* We say "in general," because the Rabocheye Dyelo speaks of general principles and of the general tasks of the whole Party. Undoubtedly, cases occur in practice, when politics really must follow economics, but only Economists can say a thing like that in a resolution intended to apply to the whole of Russia. Cases do occur when it is possible "right from the beginning" to carry on political agitation "exclusively on an economic basis"; and yet the Rabocheye Dyelo hit upon the idea that "there is no need for this whatever." (Two Congresses, p. 11) In the next chapter, we shall show that the tactics of the "politicians" and revolutionaries not only do not ignore the trade union tasks of Social-Democracy, but that on the contrary, they alone can secure the consistent fulfilment of these tasks.

agitation and for drawing the masses into the political struggle? The very opposite is true. Of the sum total of the cases in which the workers suffer (either on their own account or on account of those closely connected with them) from tyranny, violence and lack of rights, undoubtedly only a small minority represent cases of police tyranny in the economic struggle as such. Why then should we, beforehand, restrict the scope of political agitation by declaring only one of the means to be "the most widely applicable," when Social-Democrats have, in addition, other, generally speaking, no less "widely applicable" means?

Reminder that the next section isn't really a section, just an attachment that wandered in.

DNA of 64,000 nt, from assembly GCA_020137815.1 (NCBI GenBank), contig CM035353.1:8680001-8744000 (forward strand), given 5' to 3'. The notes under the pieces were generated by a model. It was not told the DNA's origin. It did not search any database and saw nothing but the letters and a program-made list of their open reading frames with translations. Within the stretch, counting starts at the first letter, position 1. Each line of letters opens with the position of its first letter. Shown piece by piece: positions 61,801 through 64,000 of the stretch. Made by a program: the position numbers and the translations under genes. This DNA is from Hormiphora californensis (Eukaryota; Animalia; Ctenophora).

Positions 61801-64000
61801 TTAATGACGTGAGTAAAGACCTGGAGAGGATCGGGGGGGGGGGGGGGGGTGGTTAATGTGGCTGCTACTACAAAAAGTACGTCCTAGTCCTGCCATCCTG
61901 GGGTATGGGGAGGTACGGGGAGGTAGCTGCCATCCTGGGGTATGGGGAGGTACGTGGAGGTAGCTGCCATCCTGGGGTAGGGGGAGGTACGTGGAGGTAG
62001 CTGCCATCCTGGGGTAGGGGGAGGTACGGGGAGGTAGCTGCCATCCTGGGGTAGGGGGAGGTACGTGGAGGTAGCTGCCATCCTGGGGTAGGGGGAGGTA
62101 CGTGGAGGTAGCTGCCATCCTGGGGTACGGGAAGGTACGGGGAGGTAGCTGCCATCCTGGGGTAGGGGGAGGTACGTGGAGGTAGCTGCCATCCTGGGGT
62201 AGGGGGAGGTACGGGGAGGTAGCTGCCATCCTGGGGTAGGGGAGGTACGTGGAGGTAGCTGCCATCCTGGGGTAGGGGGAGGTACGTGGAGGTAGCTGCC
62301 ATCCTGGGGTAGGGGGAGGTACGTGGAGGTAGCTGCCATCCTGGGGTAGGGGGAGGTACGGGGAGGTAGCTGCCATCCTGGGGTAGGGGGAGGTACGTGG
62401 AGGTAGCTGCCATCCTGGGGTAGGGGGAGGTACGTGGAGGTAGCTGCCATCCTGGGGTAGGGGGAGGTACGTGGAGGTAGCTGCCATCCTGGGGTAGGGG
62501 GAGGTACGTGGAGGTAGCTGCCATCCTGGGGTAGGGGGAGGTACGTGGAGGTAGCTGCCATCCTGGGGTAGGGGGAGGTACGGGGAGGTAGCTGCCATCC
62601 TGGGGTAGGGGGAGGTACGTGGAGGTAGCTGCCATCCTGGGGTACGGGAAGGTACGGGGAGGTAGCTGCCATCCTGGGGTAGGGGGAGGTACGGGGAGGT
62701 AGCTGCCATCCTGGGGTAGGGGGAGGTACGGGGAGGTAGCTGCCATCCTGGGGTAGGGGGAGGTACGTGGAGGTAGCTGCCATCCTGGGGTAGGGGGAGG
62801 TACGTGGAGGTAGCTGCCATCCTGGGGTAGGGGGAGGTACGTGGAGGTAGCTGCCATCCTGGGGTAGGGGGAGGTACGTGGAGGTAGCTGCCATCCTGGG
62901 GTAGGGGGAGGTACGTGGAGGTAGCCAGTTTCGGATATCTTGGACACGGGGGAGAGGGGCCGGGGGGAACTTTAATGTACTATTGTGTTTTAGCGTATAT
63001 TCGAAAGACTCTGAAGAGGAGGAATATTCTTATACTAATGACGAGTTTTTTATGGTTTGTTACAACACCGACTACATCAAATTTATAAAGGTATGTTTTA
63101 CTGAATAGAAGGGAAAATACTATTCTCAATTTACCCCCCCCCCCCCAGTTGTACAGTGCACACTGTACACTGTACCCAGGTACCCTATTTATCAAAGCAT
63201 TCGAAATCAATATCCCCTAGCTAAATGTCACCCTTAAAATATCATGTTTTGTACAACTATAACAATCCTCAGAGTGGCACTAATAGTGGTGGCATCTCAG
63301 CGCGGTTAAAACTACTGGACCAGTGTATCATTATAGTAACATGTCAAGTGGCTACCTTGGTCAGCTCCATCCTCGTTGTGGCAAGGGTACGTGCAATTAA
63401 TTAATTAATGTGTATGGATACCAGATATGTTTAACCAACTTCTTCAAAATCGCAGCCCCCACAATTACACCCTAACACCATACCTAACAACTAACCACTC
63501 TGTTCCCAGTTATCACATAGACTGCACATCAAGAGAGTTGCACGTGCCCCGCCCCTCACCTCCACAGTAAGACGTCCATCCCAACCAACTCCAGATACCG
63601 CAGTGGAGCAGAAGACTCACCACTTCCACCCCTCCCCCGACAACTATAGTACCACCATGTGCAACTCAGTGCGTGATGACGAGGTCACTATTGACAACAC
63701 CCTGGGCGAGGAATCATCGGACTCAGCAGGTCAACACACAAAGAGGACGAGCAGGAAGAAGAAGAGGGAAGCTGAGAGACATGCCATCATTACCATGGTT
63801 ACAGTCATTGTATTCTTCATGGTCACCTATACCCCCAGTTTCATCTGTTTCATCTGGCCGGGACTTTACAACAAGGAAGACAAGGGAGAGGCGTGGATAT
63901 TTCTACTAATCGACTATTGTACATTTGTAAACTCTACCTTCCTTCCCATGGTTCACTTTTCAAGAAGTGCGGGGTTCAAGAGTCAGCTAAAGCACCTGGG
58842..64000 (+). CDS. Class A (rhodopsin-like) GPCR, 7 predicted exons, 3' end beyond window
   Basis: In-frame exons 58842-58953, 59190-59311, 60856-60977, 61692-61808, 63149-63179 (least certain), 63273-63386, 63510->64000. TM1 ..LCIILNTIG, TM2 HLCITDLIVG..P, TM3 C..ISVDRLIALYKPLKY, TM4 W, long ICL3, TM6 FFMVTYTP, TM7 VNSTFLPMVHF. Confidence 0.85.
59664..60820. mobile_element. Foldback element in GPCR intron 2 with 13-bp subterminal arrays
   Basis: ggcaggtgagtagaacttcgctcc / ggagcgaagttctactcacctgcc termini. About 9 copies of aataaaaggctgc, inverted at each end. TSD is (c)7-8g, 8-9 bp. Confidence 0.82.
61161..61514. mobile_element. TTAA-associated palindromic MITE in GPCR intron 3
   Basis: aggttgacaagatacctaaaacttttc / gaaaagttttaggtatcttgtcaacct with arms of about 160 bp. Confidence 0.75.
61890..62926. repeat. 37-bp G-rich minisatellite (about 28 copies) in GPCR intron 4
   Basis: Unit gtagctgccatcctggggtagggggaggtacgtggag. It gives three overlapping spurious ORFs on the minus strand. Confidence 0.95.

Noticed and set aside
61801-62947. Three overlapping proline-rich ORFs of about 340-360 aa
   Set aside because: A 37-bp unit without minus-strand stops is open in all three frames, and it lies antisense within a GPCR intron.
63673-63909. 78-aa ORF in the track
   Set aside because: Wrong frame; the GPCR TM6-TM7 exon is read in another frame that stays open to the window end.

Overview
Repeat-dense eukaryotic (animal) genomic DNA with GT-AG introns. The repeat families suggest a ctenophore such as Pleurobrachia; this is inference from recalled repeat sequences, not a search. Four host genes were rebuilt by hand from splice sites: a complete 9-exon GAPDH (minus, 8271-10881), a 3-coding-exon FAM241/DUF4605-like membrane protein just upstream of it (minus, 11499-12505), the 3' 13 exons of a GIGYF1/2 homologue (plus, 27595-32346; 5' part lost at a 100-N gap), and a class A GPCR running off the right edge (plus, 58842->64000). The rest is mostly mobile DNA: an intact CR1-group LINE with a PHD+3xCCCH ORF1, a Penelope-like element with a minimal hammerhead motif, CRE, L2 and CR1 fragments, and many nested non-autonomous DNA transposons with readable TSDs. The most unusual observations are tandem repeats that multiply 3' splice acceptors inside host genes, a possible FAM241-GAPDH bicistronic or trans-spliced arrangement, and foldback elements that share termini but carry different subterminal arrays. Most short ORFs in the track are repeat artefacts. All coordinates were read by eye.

Long, long ago (a year ago! . . . ) the Rabocheye Dyelo wrote: "The masses begin to understand immediate political demands after one, or at all events, after several strikes," "immediately the government sets the police and gendarmerie against them" (No. 7, p. 15, August 1900). This opportunist theory of stages has now been rejected by the Union, which makes a concession to us by declaring: "There is no need whatever to conduct political agitation right from the beginning, exclusively on an economic basis." (Two Congresses, p. 11.) This very repudiation of part of its former errors by the Union will show the future historian of Russian Social-Democracy better than any number of lengthy arguments the depths to which our Economists have degraded Socialism! But the Union must be very naive indeed to imagine that the abandonment of one form of restricting politics will induce us to agree to another form of restriction! Would it not be more logical to say, in this case too, that the economic struggle should be conducted on the widest possible basis, that it should always be utilized for political agitation, but that "there is no need whatever" to regard the economic struggle as the most widely applicable means of drawing the masses into active political struggle?